Gone are the days when you had to know your class to play well (if you didn’t use mods)

Hum…debatable. Most Vanilla specs were one-button wonders, TBC and Wrath improved on that, but made a lot of them being reliant on procs, which is a shitty mechanic.

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Zora

Because the company’s current ambitions lie elsewhere and with the reality of an engine that is way past its prime, there is a solid chance they just cannot add -anything- without breaking it all.

Moving furniture around endlessly from under the players’ own butts is way easier a way to maintain an economically-sound impression that the game is “fresh” than actually engineering and adding new features. And box sales proves they can get away with it regardless.

You question your methods when the money stop rolling in, not a moment before.

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Daniel Reasor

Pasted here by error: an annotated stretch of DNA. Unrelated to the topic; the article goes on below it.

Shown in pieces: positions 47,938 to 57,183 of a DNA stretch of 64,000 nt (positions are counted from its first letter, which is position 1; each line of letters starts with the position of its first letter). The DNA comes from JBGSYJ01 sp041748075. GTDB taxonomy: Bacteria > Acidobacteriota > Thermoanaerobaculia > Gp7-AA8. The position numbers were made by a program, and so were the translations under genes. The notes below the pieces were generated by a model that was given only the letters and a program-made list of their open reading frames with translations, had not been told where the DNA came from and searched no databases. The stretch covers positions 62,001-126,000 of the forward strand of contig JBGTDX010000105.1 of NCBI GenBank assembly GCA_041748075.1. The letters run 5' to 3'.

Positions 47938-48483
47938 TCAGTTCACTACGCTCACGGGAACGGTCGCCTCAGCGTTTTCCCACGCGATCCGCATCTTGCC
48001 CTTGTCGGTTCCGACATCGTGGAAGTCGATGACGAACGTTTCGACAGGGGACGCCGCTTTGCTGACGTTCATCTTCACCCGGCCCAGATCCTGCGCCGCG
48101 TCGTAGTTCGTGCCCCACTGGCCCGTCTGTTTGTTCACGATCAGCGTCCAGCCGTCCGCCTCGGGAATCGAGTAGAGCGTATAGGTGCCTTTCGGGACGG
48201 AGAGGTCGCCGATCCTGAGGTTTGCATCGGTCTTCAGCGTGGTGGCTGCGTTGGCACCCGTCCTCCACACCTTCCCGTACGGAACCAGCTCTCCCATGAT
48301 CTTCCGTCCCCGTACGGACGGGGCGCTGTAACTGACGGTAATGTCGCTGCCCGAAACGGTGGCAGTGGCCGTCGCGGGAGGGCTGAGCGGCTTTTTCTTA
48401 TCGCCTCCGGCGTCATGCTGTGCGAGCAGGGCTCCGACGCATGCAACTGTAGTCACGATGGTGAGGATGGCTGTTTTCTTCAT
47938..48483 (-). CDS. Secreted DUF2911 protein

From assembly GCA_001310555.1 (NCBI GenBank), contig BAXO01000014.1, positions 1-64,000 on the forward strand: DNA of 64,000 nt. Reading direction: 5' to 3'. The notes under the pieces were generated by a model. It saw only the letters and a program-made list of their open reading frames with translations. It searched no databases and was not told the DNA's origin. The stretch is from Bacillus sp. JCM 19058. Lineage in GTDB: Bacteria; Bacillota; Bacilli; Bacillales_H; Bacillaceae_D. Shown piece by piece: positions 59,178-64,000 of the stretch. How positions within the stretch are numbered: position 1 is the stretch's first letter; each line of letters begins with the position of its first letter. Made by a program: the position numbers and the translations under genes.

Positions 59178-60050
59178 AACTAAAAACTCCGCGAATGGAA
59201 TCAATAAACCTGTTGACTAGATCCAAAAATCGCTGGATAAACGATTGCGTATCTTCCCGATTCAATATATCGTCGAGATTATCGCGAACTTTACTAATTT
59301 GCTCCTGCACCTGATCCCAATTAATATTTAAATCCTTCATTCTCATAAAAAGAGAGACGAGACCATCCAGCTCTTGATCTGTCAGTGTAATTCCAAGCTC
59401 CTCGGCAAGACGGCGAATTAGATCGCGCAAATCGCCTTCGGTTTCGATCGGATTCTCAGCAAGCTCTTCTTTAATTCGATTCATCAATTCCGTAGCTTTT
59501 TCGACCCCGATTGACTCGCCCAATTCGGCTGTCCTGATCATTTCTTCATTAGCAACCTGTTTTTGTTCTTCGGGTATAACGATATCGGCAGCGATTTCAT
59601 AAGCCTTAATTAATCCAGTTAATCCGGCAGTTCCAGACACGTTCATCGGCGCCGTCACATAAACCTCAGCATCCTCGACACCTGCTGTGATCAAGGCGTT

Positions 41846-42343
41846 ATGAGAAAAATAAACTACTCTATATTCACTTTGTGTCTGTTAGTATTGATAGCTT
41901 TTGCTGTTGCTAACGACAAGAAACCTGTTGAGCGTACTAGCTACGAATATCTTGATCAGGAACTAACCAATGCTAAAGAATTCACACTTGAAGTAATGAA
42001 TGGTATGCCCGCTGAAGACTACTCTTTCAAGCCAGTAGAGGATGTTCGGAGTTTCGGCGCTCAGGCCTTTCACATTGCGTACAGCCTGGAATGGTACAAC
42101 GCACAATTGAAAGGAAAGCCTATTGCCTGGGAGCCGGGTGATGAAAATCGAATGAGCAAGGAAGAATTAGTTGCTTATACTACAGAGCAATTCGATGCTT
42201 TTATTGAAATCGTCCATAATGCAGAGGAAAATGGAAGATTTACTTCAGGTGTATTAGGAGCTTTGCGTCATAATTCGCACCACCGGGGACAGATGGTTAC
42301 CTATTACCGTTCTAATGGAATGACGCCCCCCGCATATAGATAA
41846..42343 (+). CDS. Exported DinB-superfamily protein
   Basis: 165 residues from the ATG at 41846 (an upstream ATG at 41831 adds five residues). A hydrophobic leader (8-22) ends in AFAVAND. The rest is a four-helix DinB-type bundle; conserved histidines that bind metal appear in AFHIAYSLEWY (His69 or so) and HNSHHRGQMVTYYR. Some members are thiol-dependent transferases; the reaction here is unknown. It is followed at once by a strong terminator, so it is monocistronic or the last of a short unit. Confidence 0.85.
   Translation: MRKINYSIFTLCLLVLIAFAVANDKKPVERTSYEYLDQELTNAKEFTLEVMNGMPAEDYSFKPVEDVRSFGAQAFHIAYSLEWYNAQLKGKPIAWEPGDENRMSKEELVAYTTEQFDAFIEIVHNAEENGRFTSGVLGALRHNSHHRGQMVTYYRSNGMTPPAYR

I don’t believe that all change is unnecessary, but Blizzard must surely have data analytics showing that class changes drive a lot of their turnover. I don’t believe for a second that Hunter pets, for example, were broken and in need of fixing in Legion. Some changes are undoubtedly someone trying to make their mark on the property, or someone feeling as if they have to change something in order to justify their position with the company.

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Cosmic Cleric

While I would not necessarily disagree with you, 1) it could also be a matter of Blizzard just thinking their customer base is basically addicted (generally speaking, not literally (most of the time)), and that they can change what they want, or, 2) they are making changes to make WoW more appealing to future console-based customers.

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Zora

or someone feeling as if they have to change something in order to justify their position with the company.

Snarky as it may, what you described happens waaaay more often than people are willing to admit… generally out of politeness.